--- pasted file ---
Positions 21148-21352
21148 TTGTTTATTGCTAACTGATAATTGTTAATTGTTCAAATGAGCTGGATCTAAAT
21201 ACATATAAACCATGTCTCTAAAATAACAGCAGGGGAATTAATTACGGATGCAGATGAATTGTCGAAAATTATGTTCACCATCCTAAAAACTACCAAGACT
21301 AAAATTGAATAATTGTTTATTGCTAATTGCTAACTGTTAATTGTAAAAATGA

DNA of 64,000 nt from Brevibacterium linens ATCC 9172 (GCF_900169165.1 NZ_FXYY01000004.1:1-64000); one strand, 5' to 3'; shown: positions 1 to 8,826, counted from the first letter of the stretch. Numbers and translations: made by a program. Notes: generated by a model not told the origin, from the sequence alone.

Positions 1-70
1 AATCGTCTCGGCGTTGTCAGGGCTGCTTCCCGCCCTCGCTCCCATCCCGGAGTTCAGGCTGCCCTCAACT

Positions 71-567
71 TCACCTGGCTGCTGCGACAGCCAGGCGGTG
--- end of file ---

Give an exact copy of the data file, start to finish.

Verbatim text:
Positions 21148-21352
21148 TTGTTTATTGCTAACTGATAATTGTTAATTGTTCAAATGAGCTGGATCTAAAT
21201 ACATATAAACCATGTCTCTAAAATAACAGCAGGGGAATTAATTACGGATGCAGATGAATTGTCGAAAATTATGTTCACCATCCTAAAAACTACCAAGACT
21301 AAAATTGAATAATTGTTTATTGCTAATTGCTAACTGTTAATTGTAAAAATGA

DNA of 64,000 nt from Brevibacterium linens ATCC 9172 (GCF_900169165.1 NZ_FXYY01000004.1:1-64000); one strand, 5' to 3'; shown: positions 1 to 8,826, counted from the first letter of the stretch. Numbers and translations: made by a program. Notes: generated by a model not told the origin, from the sequence alone.

Positions 1-70
1 AATCGTCTCGGCGTTGTCAGGGCTGCTTCCCGCCCTCGCTCCCATCCCGGAGTTCAGGCTGCCCTCAACT

Positions 71-567
71 TCACCTGGCTGCTGCGACAGCCAGGCGGTG